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How you communicate is important

I spent the weekend camping with 50 Scouts (from 6-year-old Joeys to 17-year-old Venturers). We had a lot of fun, completed many activities and came home exhausted!

With such a diverse age range, not to mention the range of personalities and other abilities, it could be challenging to keep them all involved and engaged.

Change how you present a message

Making the weekend work was a good example of adjusting your communications to suit the audience.

As leaders, we could have said lets learn how to cook in a fire and use a compass. Instead, fitting with our Harry Potter theme, we created choc-orange cauldrons and searched for the Philosophers Stone.

When a little more time was needed to prepare something, I could have asked the kids to wait patiently or run across the oval to burn energy. Instead I said “Sarah and Wil, see if you can run across to the tower and back before anyone can catch you”. They all ran off, had fun and didn’t notice the delay for preparation.

Scout camp sorting hat communicated groups

Communicating via sorting hat

The best example, however, was putting the Scouts into groups for the weekend. Any other time, we might just read out a list of names and leave it at that. This time, each scout was called up to greet the sorting hat and have it decide on their group. Yes it took longer but there were no complaints nor restless kids as they loved the process.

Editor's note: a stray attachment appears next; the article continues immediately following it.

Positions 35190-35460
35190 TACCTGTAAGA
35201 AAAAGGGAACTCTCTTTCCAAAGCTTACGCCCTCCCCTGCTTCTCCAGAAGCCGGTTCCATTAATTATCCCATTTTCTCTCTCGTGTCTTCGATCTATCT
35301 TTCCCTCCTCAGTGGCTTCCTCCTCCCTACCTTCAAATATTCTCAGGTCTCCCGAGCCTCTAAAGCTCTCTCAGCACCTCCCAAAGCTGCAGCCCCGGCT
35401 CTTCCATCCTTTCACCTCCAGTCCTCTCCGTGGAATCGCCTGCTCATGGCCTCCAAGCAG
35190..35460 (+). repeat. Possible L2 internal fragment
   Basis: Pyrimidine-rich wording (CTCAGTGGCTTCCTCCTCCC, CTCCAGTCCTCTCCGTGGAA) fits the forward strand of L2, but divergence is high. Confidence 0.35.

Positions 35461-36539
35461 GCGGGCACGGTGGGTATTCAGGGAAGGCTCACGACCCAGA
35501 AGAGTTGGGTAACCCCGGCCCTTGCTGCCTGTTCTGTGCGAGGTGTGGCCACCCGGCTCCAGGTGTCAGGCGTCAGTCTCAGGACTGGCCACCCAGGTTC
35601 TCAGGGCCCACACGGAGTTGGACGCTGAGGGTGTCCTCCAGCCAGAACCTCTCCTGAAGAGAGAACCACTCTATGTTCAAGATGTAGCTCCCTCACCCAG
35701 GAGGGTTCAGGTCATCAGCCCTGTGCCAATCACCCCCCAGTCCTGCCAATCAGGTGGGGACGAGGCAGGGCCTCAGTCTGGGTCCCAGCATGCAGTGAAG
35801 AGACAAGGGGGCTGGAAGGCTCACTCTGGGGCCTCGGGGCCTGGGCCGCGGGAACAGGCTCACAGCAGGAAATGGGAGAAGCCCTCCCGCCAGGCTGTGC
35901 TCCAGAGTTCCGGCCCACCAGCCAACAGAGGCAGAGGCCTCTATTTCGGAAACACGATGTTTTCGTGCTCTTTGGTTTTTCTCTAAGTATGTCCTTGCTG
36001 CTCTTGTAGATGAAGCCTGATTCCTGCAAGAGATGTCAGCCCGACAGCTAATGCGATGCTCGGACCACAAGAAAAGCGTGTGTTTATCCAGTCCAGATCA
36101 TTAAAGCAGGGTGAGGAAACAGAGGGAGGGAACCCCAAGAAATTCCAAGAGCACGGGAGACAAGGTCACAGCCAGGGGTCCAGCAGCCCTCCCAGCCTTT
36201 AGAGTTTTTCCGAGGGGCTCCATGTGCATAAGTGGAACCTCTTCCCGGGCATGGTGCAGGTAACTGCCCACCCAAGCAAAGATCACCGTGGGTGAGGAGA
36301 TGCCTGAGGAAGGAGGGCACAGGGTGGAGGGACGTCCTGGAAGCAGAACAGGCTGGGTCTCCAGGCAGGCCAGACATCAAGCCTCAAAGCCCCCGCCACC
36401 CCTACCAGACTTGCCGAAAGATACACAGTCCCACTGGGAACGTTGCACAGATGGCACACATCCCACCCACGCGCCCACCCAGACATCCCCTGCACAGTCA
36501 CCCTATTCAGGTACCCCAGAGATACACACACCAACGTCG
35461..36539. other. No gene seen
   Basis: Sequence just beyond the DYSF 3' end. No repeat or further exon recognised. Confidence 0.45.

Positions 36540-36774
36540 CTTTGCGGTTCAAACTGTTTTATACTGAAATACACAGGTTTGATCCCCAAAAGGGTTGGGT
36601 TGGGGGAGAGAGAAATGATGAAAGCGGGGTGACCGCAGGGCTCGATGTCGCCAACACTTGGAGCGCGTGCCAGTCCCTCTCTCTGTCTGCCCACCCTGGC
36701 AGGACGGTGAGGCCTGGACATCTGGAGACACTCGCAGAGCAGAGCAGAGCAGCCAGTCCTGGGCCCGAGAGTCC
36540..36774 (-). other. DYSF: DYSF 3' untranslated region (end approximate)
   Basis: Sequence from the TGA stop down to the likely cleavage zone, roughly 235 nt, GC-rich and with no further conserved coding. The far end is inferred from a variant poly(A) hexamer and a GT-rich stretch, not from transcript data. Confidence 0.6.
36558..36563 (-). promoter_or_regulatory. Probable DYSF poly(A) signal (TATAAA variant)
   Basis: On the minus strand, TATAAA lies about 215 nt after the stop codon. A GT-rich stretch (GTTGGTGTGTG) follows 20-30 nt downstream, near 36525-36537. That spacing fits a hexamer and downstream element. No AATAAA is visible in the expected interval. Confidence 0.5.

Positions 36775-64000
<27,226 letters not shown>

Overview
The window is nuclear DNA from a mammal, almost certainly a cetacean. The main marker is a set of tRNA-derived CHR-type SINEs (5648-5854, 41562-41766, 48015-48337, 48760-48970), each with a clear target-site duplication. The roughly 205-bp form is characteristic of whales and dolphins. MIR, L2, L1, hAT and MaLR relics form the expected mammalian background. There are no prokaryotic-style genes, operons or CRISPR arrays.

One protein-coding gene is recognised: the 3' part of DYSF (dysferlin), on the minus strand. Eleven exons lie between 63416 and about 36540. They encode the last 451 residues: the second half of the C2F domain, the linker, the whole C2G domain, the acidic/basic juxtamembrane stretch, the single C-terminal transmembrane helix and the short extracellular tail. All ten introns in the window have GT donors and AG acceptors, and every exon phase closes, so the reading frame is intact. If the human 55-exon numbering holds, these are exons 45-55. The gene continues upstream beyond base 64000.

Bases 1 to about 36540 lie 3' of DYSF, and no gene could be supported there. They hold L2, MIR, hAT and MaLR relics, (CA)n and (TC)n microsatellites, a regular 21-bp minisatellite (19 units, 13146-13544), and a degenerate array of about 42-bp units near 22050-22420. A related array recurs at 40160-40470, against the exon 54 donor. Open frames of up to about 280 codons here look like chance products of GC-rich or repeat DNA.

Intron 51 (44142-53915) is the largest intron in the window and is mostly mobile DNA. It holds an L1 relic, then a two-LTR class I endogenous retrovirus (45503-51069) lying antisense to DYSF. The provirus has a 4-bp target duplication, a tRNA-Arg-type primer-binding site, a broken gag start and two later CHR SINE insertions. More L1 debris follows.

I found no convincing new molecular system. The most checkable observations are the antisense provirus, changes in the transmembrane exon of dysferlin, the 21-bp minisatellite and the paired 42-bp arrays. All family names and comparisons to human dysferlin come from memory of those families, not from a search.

HOW we presented the activities and our messages was important in making the weekend a success – the WHAT was important too but would have been less effective on its own.

Applied to business

A Harry Potter theme and changing ordinary activities into those with exciting names won’t help in most business situations. But the concept of adjusting a message to suit the situation is perfect for anyone, including businesses and websites.

You have a key message you want people to hear, so you may as well present your message in a way that maximises how many people will listen to it.

There are many ways to adjust your presentation, but here are a few to get you started:

  • put it as a question rather than a statement
  • add some humour
  • choose the words and tone to suit – perhaps more formal or casual, simple words or more sophisticated vocabulary
  • use a short and to-the-point version on Twitter but a friendly and more questioning version in Facebook
  • can the background be livened up to catch interest? For example, I’ve printed flyers on blue paper rather than white to put into conference goodie bags

Of course, to tailor your message effectively, you need to understand your audience. On camp, we knew we were talking to active 6 to 17 year-olds who wanted to have fun and be involved. Our techniques wouldn’t have worked so well if we’d had 50 4-year-olds or a group of business men on a team building exercise.

So how well do you know the target audience for your business? Well enough to adjust your message to suit? Well enough to tailor your message for different segments of your audience (e.g. those on Twitter compared to those attending a workshop)?

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